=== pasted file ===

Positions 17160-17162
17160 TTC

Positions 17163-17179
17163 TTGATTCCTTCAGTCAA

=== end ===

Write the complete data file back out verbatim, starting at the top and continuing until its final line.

Positions 17160-17162
17160 TTC

Positions 17163-17179
17163 TTGATTCCTTCAGTCAA